Sharon Kwon, who now manages Korean Restaurant Sobahn for her parents, used to be an opera singer.
No one in this family had any restaurant experience prior to opening Sobahn nine months ago. Sharon's mother, Suzanna Kwon, worked for the U.S. Postal Service for 19 years before following her dream to open her own restaurant; she's also the head chef. Suzanna's husband, Paul, had been in the dry-cleaning business. When the Kwons signed the lease on their space, they encouraged Sharon to move back from New York City, where she was studying opera, and start serving stews and marinated meats.
So far, Sharon says, she likes the hospitality business, and she already has put her imprint on the music played over the sound system: really fine classic jazz.
The family named its restaurant after a piece of furniture. "A sobahn is a small table used for intimate family dinners," Sharon said as she escorted my friend Carol Ann and me across the dining room to a rustic-looking table that wasn't a sobahn but was thick and solid as something on a cattle ranch. Handmade, Sharon said, from antique wood. The chairs were as heavy as barbells, though surprisingly comfortable once we sat down. (You won't want to get up and down a lot during dinner here: Every time I moved the chair, I felt that I was performing a Pilates exercise.)
Sobahn now occupies a storefront on Shawnee Mission Parkway that, for many years, was the dumpy Royal China, a restaurant serving traditional Chinese-American fare and Korean dishes. (For a while, there was even a Sunday Korean buffet.) The Kwons gutted the old place to create a clean, colorful dining area that doesn't have nearly as many Oriental gewgaws as its former tenant, although a few dozen plastic figurines of adorable Korean children, in a variety of native costumes, are glued to the ledge separating the dining room from the main entrance. Sharon tried to explain the meaning of the little figurines, but Carol Ann decided that they were the Korean version of Precious Moments figures. I'll never think of them as anything else.
Sobahn is certainly the most tastefully appointed of the metro's four Korean restaurants. In fact, I'll go out on a limb and say if you also take into account the attentive service and the excellent cuisine, Sobahn is already the city's best Korean restaurant.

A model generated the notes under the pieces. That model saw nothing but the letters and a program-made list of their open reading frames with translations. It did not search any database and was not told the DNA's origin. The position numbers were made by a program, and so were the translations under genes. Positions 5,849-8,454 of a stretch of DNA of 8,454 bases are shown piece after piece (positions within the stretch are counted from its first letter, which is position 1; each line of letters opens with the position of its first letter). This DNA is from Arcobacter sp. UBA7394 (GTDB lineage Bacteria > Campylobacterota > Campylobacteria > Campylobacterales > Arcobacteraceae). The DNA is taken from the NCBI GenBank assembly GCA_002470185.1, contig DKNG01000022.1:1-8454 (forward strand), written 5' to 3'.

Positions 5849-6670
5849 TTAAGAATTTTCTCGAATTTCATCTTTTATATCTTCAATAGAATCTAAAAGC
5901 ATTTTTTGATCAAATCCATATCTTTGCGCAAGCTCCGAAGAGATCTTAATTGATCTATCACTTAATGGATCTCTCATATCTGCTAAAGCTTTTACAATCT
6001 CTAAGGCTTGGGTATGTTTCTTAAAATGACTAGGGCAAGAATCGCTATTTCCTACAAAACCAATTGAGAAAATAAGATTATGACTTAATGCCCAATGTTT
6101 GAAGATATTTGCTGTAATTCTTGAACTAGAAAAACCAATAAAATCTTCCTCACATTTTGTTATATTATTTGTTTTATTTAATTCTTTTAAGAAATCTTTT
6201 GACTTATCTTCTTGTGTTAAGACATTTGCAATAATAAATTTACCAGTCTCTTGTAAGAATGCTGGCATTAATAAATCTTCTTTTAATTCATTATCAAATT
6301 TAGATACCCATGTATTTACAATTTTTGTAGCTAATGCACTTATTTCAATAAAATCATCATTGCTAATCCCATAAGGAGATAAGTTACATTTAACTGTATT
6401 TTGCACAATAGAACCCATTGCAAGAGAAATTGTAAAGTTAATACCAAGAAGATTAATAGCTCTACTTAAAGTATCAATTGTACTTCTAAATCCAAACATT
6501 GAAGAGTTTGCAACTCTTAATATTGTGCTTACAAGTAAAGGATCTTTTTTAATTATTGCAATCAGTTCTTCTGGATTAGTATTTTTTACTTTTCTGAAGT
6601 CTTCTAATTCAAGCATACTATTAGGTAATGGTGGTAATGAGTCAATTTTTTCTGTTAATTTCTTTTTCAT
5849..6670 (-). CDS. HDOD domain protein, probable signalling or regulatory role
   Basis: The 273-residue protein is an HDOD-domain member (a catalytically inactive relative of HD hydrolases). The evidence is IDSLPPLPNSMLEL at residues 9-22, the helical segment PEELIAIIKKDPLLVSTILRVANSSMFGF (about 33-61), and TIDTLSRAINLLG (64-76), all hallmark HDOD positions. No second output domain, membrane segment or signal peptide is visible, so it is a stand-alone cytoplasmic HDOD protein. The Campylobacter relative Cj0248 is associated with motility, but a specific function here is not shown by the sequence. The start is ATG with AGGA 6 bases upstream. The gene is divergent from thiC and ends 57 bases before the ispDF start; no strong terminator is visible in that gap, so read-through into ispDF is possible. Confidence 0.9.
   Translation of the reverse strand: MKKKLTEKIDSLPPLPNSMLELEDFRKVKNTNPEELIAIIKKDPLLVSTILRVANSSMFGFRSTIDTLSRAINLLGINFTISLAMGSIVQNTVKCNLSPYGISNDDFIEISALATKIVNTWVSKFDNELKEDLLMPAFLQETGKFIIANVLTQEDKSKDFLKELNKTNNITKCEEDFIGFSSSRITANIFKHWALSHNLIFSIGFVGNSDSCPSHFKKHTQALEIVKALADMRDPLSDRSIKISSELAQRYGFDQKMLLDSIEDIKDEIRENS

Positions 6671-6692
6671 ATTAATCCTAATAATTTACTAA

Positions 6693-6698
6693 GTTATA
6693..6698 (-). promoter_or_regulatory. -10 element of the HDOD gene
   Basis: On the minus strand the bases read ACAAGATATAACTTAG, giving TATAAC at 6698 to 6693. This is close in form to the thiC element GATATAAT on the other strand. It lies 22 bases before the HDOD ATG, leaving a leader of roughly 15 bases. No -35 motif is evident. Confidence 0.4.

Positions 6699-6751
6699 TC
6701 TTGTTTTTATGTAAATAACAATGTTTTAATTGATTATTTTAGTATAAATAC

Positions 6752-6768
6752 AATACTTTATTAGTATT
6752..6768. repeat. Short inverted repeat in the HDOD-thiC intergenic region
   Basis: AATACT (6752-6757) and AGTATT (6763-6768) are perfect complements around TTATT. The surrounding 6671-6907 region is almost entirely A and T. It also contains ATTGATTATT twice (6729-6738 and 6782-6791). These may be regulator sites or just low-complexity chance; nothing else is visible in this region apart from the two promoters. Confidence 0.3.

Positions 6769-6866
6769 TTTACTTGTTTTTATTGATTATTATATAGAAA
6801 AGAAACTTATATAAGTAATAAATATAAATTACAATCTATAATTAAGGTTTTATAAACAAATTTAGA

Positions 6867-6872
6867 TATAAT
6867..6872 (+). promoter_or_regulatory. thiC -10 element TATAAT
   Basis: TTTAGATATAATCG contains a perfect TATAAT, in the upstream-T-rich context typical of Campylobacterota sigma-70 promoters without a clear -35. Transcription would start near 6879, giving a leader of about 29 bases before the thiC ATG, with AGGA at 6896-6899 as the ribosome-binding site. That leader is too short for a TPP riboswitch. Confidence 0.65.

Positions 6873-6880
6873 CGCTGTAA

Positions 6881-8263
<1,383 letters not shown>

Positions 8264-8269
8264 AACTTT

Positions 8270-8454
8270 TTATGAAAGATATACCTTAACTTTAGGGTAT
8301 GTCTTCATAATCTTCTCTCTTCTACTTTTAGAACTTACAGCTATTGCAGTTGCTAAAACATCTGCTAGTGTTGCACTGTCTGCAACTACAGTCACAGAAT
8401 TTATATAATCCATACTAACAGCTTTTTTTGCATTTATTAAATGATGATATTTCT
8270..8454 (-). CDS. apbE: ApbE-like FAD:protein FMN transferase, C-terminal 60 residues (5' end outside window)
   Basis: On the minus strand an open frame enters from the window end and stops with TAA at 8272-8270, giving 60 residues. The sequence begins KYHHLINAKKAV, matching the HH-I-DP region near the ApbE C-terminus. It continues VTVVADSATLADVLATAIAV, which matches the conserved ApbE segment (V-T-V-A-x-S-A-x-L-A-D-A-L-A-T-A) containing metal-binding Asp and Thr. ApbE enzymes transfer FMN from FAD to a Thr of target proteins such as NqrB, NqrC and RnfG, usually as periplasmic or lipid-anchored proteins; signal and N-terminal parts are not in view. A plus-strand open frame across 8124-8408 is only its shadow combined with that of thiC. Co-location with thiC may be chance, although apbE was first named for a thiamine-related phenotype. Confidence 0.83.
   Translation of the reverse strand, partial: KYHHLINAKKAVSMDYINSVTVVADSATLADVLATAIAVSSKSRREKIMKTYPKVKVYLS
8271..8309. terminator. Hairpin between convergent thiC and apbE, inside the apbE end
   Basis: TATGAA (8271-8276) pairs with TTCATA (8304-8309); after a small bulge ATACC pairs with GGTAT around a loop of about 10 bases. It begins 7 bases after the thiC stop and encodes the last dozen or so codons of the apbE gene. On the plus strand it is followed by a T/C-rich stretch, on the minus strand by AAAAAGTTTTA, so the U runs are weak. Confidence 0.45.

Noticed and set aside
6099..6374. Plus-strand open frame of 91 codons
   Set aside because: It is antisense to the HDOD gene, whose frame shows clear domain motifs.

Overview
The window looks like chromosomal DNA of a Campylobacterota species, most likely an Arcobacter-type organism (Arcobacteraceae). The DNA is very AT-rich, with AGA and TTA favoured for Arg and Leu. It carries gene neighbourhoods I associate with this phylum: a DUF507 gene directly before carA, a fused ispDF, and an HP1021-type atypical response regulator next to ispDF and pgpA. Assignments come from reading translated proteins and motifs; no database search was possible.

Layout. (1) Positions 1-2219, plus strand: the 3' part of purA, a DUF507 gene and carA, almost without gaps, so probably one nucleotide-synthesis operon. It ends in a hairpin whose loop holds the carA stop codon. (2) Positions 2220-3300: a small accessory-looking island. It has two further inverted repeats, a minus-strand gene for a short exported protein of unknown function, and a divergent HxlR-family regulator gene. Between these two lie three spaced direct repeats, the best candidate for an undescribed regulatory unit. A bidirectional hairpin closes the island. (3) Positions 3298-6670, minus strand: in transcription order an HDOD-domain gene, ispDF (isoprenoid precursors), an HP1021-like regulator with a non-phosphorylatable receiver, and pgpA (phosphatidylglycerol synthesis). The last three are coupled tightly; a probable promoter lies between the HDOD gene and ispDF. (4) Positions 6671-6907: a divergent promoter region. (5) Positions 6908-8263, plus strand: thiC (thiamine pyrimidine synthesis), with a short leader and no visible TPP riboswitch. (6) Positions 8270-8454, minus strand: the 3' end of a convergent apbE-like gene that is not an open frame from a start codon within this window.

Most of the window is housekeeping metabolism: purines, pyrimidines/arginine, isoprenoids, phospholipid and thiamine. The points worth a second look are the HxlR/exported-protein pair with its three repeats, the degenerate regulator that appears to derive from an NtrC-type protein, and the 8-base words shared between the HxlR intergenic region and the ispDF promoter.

Oh, sure, they have some things to work out. On that first visit, Carol Ann started our meal with kimbap, which looks like slices of a traditional sushi roll wrapped in dried seaweed, but with a center of pickled radish, cucumber, carrots, cooked eggs, red cabbage and crabmeat. "We don't usually eat these with soy sauce and wasabi," Sharon explained, "but if you want, I'll bring some out." The kimbap was tasty without the soy, but the kun mandu, pan-fried dumplings stuffed with chopped pork, chives, onion and cellophane noodles, needed a little something, so out came the soy and a thick chile paste.
Following the tradition of all Korean restaurants, the Kwons bring out a lot of "little somethings" before serving the main courses: little bowls of condiments that add different character notes — fiery, salty, crunchy — to each dish. At that first meal, there was a tiny bowl of fish cakes; another bowl with cubes of potato marinated in brown sugar, garlic and soy; and in another, a swirl of wild greens stewed in garlic. And there were paper-thin cucumber slices, fermented as boochoo kimchi in red pepper, garlic and ginger, and a head-clearing spicy paste made with chopped shrimp, vinegar and chiles.